Later that evening we did actually make it to a Forró party. Forró (pronounced "foh-HOH" in Portuguese) is a genre of music related to Samba. The accompanying dance is related to Samba too; the main difference being the distance between the dance partners, which is at most zero in forró. Being in Bahia one ought not to miss out on the fun of a forró party. Personally I still prefer the non-stop samba drums at Maracanã, but being packed together with hundreds of Brazilians doing their forró dancing is quite the experience. Especially in this heat!

Live music and dancing on stage at the forró party.

Having a few hours to spend before our flight out of Salvador I figured that it would be inexcusable for a Californian in Bahia to miss out on what must surely be the second most popular activity in both places: surfing. I've never done any surfing in my life -- which is all the more reason to try it. Unfortunately we wasted an hour and a half driving around trying to find a place that (1) had surf boards, (2) rented -- not sold -- them, and (3) was not closed for no apparent reason. Sounds easy enough, what with surfing being so wildly popular here... but then again, this is Bahia.

Eventually I did track down a tiny beach hut that had a few boards for rent. The owner was on holiday, but his friend was looking after the hut while also being a waiter at the bar next to it. He let me rent a long board (an excellent choice to saddle a first time beginner with), gave me a 15 second lesson in the basic theory of surfing, and then let me go at it by myself. Oh well, how difficult can it possibly be? In between waitering he ran into the water a few times to give me the same tip every time: take it easy, more flash which translated to go slower and faster.

Me very clearly riding some surf.

Saturday, April 26, 2008


Carlos and Elaine had offered to give us a ride to the airport. On the boat to the mainland I was presented with a gift: A Cristo Redentor T-shirt, to make up for his not having been at home when we visited him. The condition is that I am to wear this T-shirt when I'm in Buenos Aires.

Carlos then treated us to a thrill ride back to the airport, during which I came to understand what circumstances nurtured the talents of Ayrton Senna and Nelson Piquet. For instance, lanes are mostly ignored by everyone; drivers simply zig or zag to wherever a space opens up. Despite getting lost three times Carlos still made it to the airport an hour faster than the bus. Incidentally, many Brazilian cars run on alcohol which is derived from sugarcane. It has been around for decades here.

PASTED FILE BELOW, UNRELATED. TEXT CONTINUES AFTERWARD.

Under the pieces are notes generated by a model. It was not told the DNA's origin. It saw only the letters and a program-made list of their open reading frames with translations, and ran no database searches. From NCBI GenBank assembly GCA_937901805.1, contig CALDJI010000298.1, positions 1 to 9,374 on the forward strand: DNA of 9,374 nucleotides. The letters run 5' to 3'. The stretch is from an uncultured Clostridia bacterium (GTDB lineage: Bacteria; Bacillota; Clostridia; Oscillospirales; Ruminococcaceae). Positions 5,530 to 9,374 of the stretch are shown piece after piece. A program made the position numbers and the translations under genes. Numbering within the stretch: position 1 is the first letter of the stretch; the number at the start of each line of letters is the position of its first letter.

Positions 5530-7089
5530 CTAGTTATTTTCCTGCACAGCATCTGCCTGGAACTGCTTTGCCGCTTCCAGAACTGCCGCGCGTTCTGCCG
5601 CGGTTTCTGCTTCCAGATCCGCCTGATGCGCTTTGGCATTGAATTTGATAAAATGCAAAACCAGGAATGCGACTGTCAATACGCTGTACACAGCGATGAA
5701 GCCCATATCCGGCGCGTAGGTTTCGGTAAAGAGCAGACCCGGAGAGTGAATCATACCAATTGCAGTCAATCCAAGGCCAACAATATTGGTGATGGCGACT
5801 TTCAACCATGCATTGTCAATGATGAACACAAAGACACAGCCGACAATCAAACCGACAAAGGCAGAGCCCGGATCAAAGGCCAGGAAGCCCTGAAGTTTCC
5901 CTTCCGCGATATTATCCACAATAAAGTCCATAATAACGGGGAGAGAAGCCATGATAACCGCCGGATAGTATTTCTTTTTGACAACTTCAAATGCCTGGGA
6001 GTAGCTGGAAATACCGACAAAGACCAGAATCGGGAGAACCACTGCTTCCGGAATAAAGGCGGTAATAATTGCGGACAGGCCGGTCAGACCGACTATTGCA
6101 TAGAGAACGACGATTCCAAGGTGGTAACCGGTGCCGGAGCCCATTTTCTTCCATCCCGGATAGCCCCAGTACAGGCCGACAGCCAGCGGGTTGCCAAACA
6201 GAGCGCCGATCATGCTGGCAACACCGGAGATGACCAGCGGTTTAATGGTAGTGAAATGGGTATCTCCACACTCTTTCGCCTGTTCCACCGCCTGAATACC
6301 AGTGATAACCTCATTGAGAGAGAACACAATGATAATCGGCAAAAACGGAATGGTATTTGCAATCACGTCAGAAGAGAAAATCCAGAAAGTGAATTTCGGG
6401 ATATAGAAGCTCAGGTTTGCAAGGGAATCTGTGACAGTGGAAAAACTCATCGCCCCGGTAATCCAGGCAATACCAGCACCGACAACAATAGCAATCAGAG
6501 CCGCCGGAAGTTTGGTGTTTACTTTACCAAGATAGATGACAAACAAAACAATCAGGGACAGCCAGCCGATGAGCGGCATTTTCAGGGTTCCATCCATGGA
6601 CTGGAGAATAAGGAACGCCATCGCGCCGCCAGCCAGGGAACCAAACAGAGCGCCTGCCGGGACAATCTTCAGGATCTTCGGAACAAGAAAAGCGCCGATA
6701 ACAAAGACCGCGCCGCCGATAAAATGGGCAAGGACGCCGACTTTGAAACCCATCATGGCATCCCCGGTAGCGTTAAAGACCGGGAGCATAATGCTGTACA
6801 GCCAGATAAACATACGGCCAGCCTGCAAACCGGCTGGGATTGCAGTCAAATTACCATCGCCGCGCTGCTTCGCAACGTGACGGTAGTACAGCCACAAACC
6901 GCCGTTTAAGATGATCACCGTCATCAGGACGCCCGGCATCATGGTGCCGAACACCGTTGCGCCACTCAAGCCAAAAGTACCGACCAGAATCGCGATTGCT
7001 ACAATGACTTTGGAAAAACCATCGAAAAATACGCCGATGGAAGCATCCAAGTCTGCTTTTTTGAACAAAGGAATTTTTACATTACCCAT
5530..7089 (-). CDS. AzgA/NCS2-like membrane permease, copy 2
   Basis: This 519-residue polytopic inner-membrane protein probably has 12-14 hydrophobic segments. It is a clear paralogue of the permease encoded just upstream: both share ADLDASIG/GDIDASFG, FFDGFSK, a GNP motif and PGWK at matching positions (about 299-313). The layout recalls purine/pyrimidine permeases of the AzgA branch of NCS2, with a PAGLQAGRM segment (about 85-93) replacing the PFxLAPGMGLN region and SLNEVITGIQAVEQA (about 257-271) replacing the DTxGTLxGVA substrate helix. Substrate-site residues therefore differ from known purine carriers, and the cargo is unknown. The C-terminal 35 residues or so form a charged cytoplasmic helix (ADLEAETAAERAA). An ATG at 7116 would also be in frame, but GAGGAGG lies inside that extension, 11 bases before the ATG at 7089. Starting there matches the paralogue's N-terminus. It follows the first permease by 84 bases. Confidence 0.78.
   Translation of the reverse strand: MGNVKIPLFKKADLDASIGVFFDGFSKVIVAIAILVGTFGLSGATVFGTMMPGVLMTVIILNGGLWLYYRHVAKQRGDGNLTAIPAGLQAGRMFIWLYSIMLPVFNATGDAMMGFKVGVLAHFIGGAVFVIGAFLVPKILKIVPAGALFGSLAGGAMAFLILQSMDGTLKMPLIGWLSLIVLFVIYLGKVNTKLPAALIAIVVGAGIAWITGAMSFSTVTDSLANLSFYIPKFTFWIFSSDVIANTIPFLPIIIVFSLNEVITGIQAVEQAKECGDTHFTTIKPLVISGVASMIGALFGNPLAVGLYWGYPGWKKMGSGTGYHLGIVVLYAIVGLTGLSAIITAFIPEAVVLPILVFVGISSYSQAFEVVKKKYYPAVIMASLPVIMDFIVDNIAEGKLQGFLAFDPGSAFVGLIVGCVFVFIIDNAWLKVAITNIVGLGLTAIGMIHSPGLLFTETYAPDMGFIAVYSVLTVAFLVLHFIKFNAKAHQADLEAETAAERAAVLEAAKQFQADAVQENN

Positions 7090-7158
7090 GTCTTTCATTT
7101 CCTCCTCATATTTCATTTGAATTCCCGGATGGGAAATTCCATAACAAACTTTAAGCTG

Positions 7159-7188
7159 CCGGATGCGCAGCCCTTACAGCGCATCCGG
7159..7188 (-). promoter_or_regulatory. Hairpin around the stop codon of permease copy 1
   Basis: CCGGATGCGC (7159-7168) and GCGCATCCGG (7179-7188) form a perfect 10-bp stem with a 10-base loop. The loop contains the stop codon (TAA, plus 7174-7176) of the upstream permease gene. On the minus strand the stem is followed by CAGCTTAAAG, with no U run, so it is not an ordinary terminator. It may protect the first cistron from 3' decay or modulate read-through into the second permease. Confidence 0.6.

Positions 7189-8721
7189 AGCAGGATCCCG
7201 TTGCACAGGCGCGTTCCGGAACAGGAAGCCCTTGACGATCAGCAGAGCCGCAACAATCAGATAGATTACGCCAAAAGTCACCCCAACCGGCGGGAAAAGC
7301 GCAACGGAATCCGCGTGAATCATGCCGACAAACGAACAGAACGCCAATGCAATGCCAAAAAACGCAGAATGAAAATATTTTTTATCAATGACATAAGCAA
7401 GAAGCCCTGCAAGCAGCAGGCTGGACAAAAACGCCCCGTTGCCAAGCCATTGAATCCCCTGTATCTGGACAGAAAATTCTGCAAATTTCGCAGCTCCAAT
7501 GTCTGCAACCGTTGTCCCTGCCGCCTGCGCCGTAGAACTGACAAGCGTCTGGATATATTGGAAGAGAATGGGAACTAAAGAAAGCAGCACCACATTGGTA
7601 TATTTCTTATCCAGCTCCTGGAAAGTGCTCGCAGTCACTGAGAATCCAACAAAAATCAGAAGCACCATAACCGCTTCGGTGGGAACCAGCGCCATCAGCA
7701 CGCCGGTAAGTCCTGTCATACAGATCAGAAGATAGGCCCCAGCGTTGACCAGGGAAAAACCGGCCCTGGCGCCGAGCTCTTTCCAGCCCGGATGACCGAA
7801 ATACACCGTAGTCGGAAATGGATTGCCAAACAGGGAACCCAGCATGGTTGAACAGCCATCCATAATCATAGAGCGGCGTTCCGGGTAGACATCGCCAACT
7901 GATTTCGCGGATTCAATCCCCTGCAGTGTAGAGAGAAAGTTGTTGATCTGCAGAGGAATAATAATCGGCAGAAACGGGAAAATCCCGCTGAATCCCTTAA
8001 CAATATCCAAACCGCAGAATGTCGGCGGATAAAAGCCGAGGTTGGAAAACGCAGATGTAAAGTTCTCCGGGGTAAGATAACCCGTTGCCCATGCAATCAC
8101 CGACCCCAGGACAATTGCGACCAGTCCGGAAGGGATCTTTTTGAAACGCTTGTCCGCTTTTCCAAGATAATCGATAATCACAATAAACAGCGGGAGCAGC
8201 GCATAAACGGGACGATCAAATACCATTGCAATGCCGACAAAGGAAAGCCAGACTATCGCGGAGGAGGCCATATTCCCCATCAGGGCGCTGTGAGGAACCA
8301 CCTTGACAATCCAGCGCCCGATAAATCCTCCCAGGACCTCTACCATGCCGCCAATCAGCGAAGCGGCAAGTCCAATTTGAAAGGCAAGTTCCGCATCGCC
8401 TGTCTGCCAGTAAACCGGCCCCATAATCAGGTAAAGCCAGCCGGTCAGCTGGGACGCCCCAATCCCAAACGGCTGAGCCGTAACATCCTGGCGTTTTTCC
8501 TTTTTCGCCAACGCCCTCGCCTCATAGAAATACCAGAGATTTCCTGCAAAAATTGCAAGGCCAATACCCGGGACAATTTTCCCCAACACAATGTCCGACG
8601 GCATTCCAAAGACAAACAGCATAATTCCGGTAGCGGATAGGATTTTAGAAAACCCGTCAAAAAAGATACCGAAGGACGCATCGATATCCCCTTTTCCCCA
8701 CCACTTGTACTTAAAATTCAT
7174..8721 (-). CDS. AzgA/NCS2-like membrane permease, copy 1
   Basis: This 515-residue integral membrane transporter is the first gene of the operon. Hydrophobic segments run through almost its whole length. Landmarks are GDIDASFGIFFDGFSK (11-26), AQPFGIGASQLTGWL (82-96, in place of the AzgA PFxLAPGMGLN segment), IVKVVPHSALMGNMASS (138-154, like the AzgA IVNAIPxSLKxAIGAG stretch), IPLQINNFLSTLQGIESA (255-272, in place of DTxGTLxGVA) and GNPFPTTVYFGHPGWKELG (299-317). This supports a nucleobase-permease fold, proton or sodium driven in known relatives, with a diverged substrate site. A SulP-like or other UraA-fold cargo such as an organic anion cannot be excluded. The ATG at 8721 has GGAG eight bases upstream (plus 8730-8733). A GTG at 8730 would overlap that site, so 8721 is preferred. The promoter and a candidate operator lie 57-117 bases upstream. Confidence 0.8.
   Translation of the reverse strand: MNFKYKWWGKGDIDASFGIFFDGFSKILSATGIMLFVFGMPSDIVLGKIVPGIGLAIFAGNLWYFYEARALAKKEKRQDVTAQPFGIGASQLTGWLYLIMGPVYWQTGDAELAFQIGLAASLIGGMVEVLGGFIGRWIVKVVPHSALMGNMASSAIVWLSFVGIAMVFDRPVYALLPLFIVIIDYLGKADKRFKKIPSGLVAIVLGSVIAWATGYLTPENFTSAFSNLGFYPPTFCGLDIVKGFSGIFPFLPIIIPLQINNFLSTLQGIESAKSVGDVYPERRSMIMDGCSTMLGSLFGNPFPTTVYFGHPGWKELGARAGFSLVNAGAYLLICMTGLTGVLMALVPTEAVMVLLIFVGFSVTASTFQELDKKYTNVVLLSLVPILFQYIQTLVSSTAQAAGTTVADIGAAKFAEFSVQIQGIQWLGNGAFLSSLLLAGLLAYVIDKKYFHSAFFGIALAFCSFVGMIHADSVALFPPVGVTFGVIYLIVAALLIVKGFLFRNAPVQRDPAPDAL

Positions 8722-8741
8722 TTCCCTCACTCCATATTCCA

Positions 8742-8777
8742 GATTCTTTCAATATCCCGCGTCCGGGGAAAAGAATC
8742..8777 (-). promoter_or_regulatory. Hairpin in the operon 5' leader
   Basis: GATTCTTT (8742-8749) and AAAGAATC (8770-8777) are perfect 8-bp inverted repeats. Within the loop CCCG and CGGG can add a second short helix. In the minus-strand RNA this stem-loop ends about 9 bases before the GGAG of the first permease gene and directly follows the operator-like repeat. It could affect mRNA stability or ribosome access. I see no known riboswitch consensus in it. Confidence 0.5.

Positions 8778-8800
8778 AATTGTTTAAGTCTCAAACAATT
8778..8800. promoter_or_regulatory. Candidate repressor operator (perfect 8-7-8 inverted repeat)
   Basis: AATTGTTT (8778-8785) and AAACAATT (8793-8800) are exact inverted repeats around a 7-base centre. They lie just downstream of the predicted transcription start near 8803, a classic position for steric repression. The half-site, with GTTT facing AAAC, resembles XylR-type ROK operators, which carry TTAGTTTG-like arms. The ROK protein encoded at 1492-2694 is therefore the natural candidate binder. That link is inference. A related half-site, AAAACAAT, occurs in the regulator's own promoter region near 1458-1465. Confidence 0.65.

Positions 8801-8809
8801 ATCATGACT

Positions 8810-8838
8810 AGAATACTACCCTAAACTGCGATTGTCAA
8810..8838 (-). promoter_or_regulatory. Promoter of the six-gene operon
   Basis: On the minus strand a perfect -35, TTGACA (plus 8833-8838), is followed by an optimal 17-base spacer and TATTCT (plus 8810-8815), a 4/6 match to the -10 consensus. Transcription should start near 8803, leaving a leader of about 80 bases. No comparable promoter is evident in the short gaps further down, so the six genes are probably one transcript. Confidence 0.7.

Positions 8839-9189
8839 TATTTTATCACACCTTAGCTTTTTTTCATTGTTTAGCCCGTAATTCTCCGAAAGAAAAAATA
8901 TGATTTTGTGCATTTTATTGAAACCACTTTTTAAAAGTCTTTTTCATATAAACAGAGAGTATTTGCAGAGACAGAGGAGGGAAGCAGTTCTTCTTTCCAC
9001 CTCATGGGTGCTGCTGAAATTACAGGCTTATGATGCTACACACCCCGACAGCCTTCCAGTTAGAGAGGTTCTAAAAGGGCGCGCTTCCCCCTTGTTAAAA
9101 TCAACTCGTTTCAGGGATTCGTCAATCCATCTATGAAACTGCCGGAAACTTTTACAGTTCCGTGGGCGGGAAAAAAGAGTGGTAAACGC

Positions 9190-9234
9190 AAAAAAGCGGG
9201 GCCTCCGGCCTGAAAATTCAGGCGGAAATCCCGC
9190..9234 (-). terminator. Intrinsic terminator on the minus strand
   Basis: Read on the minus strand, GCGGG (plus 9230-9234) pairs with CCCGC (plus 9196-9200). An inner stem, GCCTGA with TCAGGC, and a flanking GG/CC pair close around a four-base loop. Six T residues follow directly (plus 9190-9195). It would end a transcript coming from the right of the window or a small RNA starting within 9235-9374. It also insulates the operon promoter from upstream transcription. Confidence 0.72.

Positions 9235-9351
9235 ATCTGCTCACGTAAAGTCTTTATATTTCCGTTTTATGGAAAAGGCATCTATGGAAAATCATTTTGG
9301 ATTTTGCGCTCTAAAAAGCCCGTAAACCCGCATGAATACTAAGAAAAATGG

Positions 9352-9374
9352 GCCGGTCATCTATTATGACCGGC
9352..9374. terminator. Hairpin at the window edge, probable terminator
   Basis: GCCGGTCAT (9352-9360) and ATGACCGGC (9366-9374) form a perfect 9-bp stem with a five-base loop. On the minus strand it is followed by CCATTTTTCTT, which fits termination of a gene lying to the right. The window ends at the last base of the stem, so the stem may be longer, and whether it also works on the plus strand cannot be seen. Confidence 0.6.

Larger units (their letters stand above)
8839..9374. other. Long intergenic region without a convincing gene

On to Salvador!

Salvador, in the Brazilian state of Bahia, was once the capitol of Brazil. Having been the center of slave trade, Salvador still maintains very much an African flavour in its population, its food, and its music. It also very much maintains an African climate, as we quickly found out that it is at least as hot as Manaus -- unbearably hot in fact, and that's in the middle of the winter. Mosquitos are a constant plague so heavy duty DEET is a must.

We had a place to stay in Salvador with relatives, namely Flavio and Milene. They took us to a little square with a bunch of outdoors food stands with reputedly one of the best Acarajé places. Acarajé is typical Bahia food. It is mostly deep fried (of course) dough forming a sandwich which is then filled with shrimp or vatapá (shrimp paste), and some sort of salad consisting of little cubes. Acarajé can be ordered in various levels of spiciness. Having heard what some of the ingredients are I was rather sceptical. Soon I had to go back for seconds, as Acarajé graduated to the position of my favourite Brazilian food. They used to sell 20 million of them per month in Salvador. Now that I've tried them they're selling 20 million and 100 of them per month.

Acarajé and Guaraná -- a total Brazilian.

Surrounded by downtown Salvador's architecture one is transplanted back into colonial days. The only thing ruining the illusion is the constant pushiness of trinkets sellers and "tour guides". One sight to behold is the São Francisco church with a sequence of murals depicting moral and virtue. The murals kept going on forever as it would transpire that the artist had no less than 40 guidelines in store. In fact it looked like there were even more on the second floor, but it was closed to visitors. Amusingly the Brazilians have not seemed to progress very far along the sequence themselves, judging from the fact that guideline #1 is "Silence is Golden", a motto wholly lost on Brazilians at large.

Upon exiting the church we were then accosted by the caretaker of the church next door (I kid you not) who, in keeping with the general experience of pushiness, assured us that her church was much different and better. We were invited to come to a candomblé session, which is a spiritual séance.